“The draft legislation was compiled by experienced professionals and it has been circulated throughout the regions and civil society. The reason why we are further discussing on it today is to make sure all contentious issues are addressed. Your comments will inform the final draft of the bill which will be submitted to the cabinet and the legislature for further consideration,” announced the State Minister for Interior and Federalism, Mr. Abdirashid Mohamed Hidig.

The Minister explained that consultations on the draft law have been extensive, to ensure contentious phrases are fleshed out, amended or removed. The just ended consultations, was a culmination of wider efforts by the ministry of interior, to collect suggestions, ideas and opinions from diverse groups of people regarding the proposed new law. 

“We strongly believe this country to be a country led by political parties and I want to promise that your views will be considered,”emphazised Mr. Abdirahman Mohamed Hussein Odawaa, the Minister of Interior and Federal Affairs:

At a press conference held at the end of the conference, officials from the Ministry of Interior and Federalism fielded questions from journalists on the proposed new law.\“Participants at this meeting played an important role in making positive contributions regarding the completion of this draft legislation. Their views and proposals will be considered. The ministry will present this draft legislation to the Cabinet as soon as possible, before tabling it before parliament,” Yahye Ali Ibrahim, the Permanent Secretary for Interior and Federal Affairs said in a statement he read out to journalists at the press conference concluding the consultations.


With support from the EU, Italy, the UK, Norway, and Sweden, UNDP and UNSOM’s integrated UN electoral assistance team provides support and advisory guidance to the Federal Government of Somalia and the National Independent Electoral Commission on electoral processes and planning to support national state-building.

RoL: Somali Justice Institutions Using Results-Based Management

 Mr. Ahmed Ali Dahir, Attorney General of Somali Federal Republic attended the RBM training. Credit: UN Photo.

Mr. Ahmed Ali Dahir, Attorney General of Somali Federal Republic attended the RBM training. Credit: UN Photo.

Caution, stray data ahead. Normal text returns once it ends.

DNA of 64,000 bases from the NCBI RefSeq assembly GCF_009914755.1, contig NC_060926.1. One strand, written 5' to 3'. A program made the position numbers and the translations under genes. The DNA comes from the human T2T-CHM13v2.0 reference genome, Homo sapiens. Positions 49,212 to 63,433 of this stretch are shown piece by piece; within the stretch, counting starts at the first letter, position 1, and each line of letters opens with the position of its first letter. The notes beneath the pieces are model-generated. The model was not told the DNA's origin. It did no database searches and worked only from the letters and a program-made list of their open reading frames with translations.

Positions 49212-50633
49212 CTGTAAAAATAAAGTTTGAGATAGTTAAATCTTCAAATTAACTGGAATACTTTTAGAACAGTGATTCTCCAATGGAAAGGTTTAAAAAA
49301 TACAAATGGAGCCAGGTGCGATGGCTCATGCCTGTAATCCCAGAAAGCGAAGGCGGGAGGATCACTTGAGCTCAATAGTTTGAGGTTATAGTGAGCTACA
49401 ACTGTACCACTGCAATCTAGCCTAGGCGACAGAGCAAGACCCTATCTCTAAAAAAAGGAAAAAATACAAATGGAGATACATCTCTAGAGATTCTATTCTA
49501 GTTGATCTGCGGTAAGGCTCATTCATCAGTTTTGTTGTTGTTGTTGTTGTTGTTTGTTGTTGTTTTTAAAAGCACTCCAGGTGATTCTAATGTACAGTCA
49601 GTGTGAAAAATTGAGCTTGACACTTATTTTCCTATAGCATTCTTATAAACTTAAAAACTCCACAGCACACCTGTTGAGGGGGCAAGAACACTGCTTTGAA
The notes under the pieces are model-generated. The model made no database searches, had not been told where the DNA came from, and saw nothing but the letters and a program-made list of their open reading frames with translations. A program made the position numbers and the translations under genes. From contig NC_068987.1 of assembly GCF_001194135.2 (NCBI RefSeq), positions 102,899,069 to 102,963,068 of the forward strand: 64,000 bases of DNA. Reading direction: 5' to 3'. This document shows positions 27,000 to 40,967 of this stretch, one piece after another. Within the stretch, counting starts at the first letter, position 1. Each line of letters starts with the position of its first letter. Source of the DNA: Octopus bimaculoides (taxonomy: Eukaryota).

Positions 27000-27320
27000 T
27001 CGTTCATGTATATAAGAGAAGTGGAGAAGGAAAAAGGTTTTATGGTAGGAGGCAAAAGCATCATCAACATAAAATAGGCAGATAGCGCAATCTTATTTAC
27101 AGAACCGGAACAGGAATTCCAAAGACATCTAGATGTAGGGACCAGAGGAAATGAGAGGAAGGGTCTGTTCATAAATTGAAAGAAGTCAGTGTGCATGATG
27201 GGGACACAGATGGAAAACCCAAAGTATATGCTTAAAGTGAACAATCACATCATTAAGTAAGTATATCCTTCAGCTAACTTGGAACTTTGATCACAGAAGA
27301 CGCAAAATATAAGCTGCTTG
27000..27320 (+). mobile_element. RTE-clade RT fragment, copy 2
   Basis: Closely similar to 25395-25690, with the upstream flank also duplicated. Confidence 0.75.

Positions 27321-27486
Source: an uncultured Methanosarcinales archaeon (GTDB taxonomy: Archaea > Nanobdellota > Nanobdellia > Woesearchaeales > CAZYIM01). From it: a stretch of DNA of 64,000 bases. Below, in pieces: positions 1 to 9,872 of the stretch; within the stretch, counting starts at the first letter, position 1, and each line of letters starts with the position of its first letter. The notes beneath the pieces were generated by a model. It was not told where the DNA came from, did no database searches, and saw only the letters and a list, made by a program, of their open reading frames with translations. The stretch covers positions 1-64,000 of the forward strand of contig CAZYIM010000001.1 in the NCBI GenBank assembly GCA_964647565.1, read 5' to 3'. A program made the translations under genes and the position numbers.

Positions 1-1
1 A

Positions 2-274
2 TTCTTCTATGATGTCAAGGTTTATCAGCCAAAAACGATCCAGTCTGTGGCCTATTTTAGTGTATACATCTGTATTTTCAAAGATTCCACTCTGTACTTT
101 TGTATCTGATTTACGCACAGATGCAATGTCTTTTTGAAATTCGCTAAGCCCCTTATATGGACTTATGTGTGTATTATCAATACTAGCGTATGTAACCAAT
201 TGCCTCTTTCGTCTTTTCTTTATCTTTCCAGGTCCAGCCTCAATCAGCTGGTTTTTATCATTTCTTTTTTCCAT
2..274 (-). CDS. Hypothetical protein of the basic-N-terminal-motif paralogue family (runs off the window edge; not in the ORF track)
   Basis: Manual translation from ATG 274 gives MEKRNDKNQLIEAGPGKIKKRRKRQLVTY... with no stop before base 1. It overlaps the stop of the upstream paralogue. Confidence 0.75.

Early July 2015, 44 participants from the Ministry of Justice, the Attorney General Office, the Supreme Court, Ministry of Justice of Interim South-West Administration (ISWA) and Mogadishu University participated in a two day training on Results-Based Management and Reporting organized by the Ministry of Justice of the Federal Government and UNDP Somalia in Mogadishu.

The training provided guidance, shared best practices on project management, and encouraged national counterparts to incorporate results-based management thinking and approach when implementing activities. A key part of the training was to provide a general overview on the principles and key components of Harmonized Approach to Cash Transfers (HACT).

Speaking at the opening of the training, Mr. Ahmed Ali Dahir, the Attorney General of Somali Federal Republic thanked the Ministry of Justice and UNDP for organizing the training which he said is very important for the Justice Institutions urging participants to take advantage of the opportunity and use the training as an opportunity to improve their skills and knowledge in relation to project planning and implementation with the aim of delivering justice services for the Somali people. Furthermore, the Attorney General emphasized the need for accountability and transparency in the use of donor funds stressing that mismanagement and corruption present a major threat to Somalia’s state building journey.